1. Pet Sling

      An interesting post. What about those companies whose strategy is to not advertise at all (thereby setting an aura of exclusivity)?The traditional way to determine buyer and seller is by following the path of the currency. Buyer gives money to the seller. In your model, the buyer does not give the seller money; and your seller does not recieve money from the buyer (in fact the seller actual loses money cause he is spending money to buy shoe)I guess The value being traded in your model is an intangible value. It seems to me that you are going to have to find a way to reconsile your model withthe currency model to make it valid (like unifying quantum physics with large scale physics)One thing- i don’t see how it makes it easy to determine which half of your ads work. Your model removes the measuring stick of dollar sales generated during the ad campaign and replaced it with what?slin

      1. Morgan Warstler

        “which ads work” – I mean this as a gut check approach to testing creative. When a consumer is unimpressed with the ad (non-buyer), the lifestyle/statement is not conveyed, the seller (the actual product customer) senses it with the same gut check looking at the ad.My thinking is that people view brand advertising as potential statements they can make about themselves. They assume then, that when they wear/drive/own the product, the ad becomes an ad about them, they ad that tells everyone who they are and what they are about, the seller is the product.Imagine a man standing with his back to a wall, and cover the wall with the ads for the products he has purchased. This is a very carefully constructed, unique as a snowflake, collage that shows off for the world who he is.This is the rarefied & elegant human function of brand identity advertising. It is totally a freemium function, but it raises up advertising – the ad is product. Forgetting that in the discussion of free is a mistake.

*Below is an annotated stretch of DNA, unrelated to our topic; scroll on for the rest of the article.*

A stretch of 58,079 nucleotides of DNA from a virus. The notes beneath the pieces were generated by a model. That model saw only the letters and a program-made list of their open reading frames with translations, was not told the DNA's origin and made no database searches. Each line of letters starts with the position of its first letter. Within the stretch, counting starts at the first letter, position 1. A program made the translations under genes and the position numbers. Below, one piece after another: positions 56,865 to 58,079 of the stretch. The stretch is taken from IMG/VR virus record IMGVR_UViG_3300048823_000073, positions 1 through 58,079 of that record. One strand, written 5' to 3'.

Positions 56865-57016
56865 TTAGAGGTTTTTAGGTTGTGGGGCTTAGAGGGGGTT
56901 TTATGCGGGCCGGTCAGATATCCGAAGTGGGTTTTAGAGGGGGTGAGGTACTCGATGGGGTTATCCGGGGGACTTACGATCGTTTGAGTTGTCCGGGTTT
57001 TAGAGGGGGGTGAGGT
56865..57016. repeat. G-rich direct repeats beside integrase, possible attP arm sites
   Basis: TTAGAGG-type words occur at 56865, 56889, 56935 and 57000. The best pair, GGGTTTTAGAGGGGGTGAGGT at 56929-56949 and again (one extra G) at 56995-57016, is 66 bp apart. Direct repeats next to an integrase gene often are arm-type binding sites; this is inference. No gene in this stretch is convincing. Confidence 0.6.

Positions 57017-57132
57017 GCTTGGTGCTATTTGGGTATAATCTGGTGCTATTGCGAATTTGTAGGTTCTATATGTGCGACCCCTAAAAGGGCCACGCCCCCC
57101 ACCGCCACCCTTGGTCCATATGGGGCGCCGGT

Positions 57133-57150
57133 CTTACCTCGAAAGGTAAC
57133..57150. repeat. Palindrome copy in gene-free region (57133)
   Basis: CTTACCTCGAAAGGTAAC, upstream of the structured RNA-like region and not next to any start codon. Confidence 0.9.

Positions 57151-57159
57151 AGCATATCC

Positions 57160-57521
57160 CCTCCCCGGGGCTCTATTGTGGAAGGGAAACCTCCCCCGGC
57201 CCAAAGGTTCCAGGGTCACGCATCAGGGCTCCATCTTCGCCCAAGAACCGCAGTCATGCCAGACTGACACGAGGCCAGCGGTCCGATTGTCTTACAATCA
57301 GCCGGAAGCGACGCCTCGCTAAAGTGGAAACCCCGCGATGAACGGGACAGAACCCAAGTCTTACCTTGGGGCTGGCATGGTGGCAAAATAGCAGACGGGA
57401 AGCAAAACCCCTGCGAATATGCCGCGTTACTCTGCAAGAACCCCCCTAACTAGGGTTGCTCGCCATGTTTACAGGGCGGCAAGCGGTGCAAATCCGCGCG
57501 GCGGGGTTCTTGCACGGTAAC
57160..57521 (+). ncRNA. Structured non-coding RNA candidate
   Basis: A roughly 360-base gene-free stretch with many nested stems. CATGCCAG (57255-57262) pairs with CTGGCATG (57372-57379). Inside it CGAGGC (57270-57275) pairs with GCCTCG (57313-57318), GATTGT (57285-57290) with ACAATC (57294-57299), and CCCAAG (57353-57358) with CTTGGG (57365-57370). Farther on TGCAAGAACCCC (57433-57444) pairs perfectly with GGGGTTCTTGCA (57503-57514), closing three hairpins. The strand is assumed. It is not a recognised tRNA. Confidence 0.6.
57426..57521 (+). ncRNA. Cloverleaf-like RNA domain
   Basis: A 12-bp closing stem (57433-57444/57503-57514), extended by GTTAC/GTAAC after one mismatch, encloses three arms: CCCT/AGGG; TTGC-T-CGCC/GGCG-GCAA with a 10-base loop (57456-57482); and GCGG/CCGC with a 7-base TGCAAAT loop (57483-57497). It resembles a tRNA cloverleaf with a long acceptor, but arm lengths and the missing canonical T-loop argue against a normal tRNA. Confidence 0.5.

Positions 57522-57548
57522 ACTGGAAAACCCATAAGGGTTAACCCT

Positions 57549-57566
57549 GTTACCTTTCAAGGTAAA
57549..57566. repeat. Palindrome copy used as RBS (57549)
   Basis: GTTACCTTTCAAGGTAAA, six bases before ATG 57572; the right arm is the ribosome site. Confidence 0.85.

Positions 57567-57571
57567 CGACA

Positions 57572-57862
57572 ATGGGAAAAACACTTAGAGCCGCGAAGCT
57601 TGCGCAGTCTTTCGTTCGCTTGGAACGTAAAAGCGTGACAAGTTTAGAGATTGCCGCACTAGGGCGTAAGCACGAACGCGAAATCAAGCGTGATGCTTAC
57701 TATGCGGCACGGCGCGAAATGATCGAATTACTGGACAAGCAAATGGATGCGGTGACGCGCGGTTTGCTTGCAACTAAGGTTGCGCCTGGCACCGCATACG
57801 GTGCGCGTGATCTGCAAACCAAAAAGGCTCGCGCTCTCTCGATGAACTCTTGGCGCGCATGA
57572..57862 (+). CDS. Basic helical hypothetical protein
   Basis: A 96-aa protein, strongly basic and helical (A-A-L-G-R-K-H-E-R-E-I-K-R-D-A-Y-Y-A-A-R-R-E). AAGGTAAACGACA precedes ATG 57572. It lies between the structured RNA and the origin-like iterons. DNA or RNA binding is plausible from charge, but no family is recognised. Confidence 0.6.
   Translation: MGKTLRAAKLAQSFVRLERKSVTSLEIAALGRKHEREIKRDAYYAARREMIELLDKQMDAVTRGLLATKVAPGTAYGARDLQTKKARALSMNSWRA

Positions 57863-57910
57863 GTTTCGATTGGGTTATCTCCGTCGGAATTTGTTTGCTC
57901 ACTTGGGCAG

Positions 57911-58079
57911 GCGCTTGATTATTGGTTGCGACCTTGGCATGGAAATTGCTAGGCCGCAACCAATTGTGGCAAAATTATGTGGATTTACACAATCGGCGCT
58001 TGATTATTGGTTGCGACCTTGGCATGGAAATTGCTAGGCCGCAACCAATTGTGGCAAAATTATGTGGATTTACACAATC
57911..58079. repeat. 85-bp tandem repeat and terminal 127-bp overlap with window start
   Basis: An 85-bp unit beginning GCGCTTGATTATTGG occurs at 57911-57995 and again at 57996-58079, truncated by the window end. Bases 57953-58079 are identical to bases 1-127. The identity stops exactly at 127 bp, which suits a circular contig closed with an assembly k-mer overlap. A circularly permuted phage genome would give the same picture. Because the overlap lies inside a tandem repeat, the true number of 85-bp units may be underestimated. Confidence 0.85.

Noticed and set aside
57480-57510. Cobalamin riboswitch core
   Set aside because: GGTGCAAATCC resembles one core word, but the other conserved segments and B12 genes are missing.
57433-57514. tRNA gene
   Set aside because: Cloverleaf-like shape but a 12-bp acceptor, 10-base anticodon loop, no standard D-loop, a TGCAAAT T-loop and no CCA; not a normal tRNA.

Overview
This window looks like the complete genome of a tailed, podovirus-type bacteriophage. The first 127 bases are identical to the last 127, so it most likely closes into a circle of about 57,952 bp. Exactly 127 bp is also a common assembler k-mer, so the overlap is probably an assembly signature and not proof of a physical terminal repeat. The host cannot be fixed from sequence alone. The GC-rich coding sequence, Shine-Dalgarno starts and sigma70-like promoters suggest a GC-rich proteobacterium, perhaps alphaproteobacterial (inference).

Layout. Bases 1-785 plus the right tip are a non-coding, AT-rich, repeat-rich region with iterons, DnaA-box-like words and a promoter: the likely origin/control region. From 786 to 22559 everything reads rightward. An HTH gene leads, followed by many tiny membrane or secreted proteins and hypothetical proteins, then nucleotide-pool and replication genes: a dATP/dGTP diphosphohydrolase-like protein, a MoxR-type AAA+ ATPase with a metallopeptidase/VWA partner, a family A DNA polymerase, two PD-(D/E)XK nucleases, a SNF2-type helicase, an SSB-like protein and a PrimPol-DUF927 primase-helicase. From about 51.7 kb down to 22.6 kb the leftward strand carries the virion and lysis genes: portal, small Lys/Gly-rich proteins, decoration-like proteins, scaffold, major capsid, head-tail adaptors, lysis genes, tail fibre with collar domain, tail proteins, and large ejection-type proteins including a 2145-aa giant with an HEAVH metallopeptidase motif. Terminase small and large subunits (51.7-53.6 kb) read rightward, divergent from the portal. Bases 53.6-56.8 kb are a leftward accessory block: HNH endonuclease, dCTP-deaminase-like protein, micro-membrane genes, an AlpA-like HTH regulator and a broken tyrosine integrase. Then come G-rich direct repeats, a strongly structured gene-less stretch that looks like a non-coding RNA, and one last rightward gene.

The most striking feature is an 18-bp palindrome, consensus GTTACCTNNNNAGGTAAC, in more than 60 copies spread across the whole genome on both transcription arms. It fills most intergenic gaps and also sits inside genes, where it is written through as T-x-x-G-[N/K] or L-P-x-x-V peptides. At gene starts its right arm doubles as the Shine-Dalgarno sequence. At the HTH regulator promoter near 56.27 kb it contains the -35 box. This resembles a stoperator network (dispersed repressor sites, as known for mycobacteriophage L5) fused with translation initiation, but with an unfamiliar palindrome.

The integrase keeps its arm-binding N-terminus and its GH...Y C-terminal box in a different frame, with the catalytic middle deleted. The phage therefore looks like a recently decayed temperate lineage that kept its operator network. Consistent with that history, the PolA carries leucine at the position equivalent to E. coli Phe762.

2. kidmercury

      great comment — thanks!

  15. timraleigh

    Free ain’t what it used to be…or to coin a Yogiism, “Free is too expensive for me”.IMO, the proliferation of “free” has helped increase the abundance of information available to us and decreased the original advantages “free” had in capturing our attention. We are attention poor and the use of Free is not working as well as a result of all the (free) information we have access to.

  16. jturner

    I have a few friends in nyc that have gone to Lululemon’s yoga events and had a wonderful time, and then purchased their clothing because they like it and to benefit a the company that is generous enough to organize events like this.

  17. Chris Hopf

    The majority (yes, high majority) of “Free” users are well aware of the intent behind a “Free” offering. Using “Free” can work in the RIGHT situations and if done carefully (not a lazy shortcut by someone without real business experience). You should never provide a Free offering without a clear understanding of how you will convert Free Users into Paid Customers. Again, there is a right way to leverage a free offering in the right situation. So many speak in absolutes . . . when it comes to the “free” debate . . . it really depends on many variables & some critical basic business economics. Consider . . . Understanding Freemium: How to Create & Grow Paying Customers –